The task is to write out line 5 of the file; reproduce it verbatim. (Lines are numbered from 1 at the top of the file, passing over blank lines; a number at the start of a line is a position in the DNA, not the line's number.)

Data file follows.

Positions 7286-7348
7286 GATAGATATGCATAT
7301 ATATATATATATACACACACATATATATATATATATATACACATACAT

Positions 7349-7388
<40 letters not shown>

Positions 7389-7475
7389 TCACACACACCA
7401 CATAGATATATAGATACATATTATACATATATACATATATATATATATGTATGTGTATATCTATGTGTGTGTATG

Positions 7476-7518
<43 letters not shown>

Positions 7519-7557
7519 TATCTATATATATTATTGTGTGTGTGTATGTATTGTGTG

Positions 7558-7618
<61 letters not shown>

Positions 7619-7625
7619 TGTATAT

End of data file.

<40 letters not shown>